As such, Abraham, and Ishmael are central to Muslim Faith, and they face Mecca for all Prayers to Allah because they believe that Abraham built a special building there, the Kaaba, on instructions from Allah.

The Koran also includes the entire story of Moses, including the Ten Commandments, his brother Aaron's errors regarding the Golden Calf, Egypt, the desert, and all the rest. Often, when Allah chose to give guidance to individuals, the Angel Jibril (Gabriel) appeared. Dozens of other familiar people and stories from the first five Books of the Bible are similarly presented in the Koran.

Scholars all agree that these many similarities necessarily establish that Allah is one and the same as the God YHWH (Jehovah) of the Jews and the same as He Who Christians call Father. In hundreds of places, the Koran refers to "the Book" as being the Pentateuch, the first five Books of the Bible, as being the center of all Faith. To a great extent, the Koran initially expressed a Faith that was essentially identical to Judaism, being based on the exact same Scriptures and the same Deity, Allah / YHWH. Later Muslim leaders and teachers chose to make different interpretations of verses in the Koran, sometimes out of context, to establish claims of support for their leadership, which gradually developed into rather severe animosity toward Jews and Christians. Some of those interpretations also initiated divisions within Islam.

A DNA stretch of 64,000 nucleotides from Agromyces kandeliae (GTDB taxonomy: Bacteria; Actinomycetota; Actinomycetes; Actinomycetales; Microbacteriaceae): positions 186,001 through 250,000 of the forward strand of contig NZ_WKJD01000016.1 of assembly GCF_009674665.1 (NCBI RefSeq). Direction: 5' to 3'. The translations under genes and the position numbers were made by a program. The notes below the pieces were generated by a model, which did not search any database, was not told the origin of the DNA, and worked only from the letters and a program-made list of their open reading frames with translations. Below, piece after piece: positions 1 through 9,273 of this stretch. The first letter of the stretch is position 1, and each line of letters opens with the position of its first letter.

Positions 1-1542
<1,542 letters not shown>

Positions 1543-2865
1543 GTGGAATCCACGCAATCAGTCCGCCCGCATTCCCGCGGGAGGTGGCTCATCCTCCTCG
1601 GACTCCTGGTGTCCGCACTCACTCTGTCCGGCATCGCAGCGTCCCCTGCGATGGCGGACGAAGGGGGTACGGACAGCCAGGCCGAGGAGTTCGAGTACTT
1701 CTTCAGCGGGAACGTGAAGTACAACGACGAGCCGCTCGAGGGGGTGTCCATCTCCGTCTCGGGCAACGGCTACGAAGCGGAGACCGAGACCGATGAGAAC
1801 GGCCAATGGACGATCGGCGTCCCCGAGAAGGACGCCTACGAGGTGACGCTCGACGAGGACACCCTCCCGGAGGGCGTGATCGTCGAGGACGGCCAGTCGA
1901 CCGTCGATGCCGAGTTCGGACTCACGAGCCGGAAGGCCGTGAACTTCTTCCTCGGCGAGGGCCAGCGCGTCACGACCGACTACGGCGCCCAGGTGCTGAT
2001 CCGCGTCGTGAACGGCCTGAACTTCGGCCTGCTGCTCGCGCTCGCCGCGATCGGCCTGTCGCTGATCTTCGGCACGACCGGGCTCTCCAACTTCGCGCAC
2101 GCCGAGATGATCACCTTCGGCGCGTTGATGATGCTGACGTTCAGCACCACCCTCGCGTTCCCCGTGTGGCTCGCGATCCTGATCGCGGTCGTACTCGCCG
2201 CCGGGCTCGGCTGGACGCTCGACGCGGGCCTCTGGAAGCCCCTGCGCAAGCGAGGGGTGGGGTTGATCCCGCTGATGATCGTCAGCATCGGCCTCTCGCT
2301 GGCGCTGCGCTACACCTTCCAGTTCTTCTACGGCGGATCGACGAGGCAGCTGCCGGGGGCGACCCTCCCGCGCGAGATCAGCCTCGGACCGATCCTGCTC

But it cannot be dismissed, that Allah is the exact same One and Only God that Jews and Christians believe in. Individuals on either side may want to claim otherwise, but this is an unavoidable truth.

The most obvious proof is that the very first human who truly believed in the One True God, enough to be willing to sacrifice his own son, was Abraham, and this story is prominent in both religions about Abraham.

Also, see:
Islam, Muhammad
Koran, Qur'an
Pillars of Faith
Testament of Abraham
Revelation - Hadiths from Book 1 of al-Bukhari
Belief - Hadiths from Book 2 of al-Bukhari
Knowledge - Hadiths from Book 3 of al-Bukhari
Times of the Prayers - Hadiths from Book 10 of al-Bukhari
Shortening the Prayers (At-Taqseer) - Hadiths from Book 20 of al-Bukhari
Pilgrimmage (Hajj) - Hadiths from Book 26 of al-Bukhari
Fighting for the Cause of Allah (Jihad) - Hadiths of Book 52 of al-Bukhari
ONENESS, UNIQUENESS OF ALLAH (TAWHEED) - Hadiths of Book 93 of al-Bukhari
Hanafiyyah School Theology (Sunni)
Malikiyyah School Theology (Sunni)
Shafi'iyyah School Theology (Sunni)
Hanbaliyyah School Theology (Sunni)
Maturidiyyah Theology (Sunni)
Ash'ariyyah Theology (Sunni)
Mutazilah Theology
Ja'fari Theology (Shia)
Nusayriyyah Theology (Shia)
Zaydiyyah Theology (Shia)
Imams (Shia)
Qarmatiyyah (Shia)
Ishmael, Ismail
Early Islamic History Outline
Kaaba, Black Stone
Sunnites, Sunni
Shiites, Shia
Sahih, al-Bukhari
Abu Bakr
Fatimids (Shia)
Ismailis (Shia)
Islamic Calendar
Interactive Muslim Calendar

The individual articles presented here were generally first published in the early 1980s. This subject presentation was first placed on the Internet in December 1997.